As a new day trader, you may feel unsure about how many trades you should make in a day. It's easy to worry about overtrading or undertrading. Is there a sweet spot for how much to trade?
The simple answer is to trade exactly as much as your proven strategy tells you to trade. Although, if you are wondering about over- or undertrading, you may not yet have a proven strategy. Before you can decide how much to trade, you need to develop a strategy that will help you determine how active to be.
- If you are a day trader, you want to avoid over- or undertrading, but you may not yet have a strategy if you are new to it.
- Since day traders take the trades their strategies tell them to take, trading quantity and frequency will vary daily.
- When trades occur outside of a tested strategy—whether it's too many or too few—they are less likely to perform well.
- If you haven't developed, tested, and practiced a day trading strategy yet, focus on developing or that suits your personality and lifestyle.
Strategy Dictates Frequency
A well-defined strategy tells you exactly when to enter, under what conditions, and when to get out for a profit or loss. Since day traders take the trades their strategies tell them to take, trading quantity and frequency will vary daily.
For example, a trend-following strategy could result in many trades on a day when the asset being traded is trending. On a day when an asset is range-bound or barely moving, a trend-following strategy will produce few, or no, trade signals. Conversely, a range-trading strategy will likely produce few trade signals on days when the asset trends, but will produce many on days where the asset's prices move mostly sideways.
Your strategy should act as a filter for how often you should trade. Having strategies for both trending and ranging environments—along with a way to determine which to employ—will allow you to have at least some trades nearly every day.
Maximum Daily Trades
While your strategy determines how often you day trade, overtrading can occur when you take more trades than your strategy dictates. This is often a result of boredom or lack of discipline. Since these trades occur outside of a tested strategy, they are less likely to perform well. They tend to reduce profitability and increase commission costs unnecessarily.
Although commission costs are often viewed as a hurdle to day traders, this is typically because they are overtrading or aren't using a good day trading method. With a disciplined strategy, commissions aren't typically a major concern.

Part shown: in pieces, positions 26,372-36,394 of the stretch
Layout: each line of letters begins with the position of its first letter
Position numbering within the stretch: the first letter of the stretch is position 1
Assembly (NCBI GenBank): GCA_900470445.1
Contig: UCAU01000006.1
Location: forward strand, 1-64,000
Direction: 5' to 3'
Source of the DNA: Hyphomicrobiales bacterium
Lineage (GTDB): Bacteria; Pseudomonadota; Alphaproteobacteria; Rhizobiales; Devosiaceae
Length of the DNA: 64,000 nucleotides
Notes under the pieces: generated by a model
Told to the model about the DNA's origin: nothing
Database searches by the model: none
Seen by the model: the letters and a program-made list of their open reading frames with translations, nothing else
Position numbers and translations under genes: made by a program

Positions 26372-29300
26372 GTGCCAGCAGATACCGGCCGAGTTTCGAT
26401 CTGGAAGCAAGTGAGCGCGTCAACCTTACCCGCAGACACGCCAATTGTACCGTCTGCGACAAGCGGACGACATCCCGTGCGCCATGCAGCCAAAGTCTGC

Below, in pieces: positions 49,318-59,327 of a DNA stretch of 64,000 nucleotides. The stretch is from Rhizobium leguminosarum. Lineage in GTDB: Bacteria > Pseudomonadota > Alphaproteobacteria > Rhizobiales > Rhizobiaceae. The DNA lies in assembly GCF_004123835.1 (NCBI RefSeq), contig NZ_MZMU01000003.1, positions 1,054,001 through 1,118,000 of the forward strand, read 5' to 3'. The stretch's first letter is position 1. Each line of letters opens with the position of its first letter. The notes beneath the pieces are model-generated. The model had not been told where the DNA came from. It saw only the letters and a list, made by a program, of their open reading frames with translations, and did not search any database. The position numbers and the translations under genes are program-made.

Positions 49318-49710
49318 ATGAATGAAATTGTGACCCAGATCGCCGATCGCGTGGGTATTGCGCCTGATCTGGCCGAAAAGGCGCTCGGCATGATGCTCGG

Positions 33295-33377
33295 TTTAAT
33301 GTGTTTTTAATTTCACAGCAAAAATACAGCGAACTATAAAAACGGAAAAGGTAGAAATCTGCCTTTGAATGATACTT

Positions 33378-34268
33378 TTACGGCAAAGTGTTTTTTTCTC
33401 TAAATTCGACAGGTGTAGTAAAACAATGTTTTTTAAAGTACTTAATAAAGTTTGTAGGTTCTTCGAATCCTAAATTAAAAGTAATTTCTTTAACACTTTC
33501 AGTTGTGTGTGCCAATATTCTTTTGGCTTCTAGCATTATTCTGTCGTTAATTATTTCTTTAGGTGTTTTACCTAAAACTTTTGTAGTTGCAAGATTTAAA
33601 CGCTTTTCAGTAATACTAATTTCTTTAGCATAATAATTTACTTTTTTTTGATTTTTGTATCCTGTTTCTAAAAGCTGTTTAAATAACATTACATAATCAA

Minimum Daily Trades
Again, trade what your strategy dictates. When traders undertrade, they typically skip the signals built into their strategies. This is often due to fear of losing or not being ready to trade. Sometimes, though, the strategy may be one that sounds good in theory, but doesn't work as well in reality and is therefore too hard to implement.
Some traders mistakenly believe that undertrading is better than overtrading. This is a false assumption. If you have a strategy that tends to win over the course of many trades, then by skipping trades, you reduce your chances for success.
Let's say you have a strategy that wins 55% of the time. By skipping a trade, you are more likely to skip a winning trade than you are to skip a losing trade. Track your performance, ensure you have a winning strategy, and then take the trades your strategy gives you.
Develop Your Strategy
If you haven't developed, tested, and practiced a day trading strategy yet, focus on developing or finding one that suits your personality and lifestyle. For example, day trading strategies can be developed just for the opening hour of the U.S. market. Typically, you make one to five trades in that hour, and your trading day is very short.
If you want to trade all day, develop strategies that adapt to various market conditions. You will face changing conditions throughout the day as different stocks become more or less volatile, different assets trend or range, and volumes rise and fall.
Once you develop a strategy, it is very important to put it to the test. Make sure it would have been profitable in the past, then practice with real-time data to be sure you can properly implement it. If it proves profitable, that will tell you exactly how much to trade. Don't trade more or less, as both can pose problems. Don't start trading until you have a strategy that tells you exactly when to trade.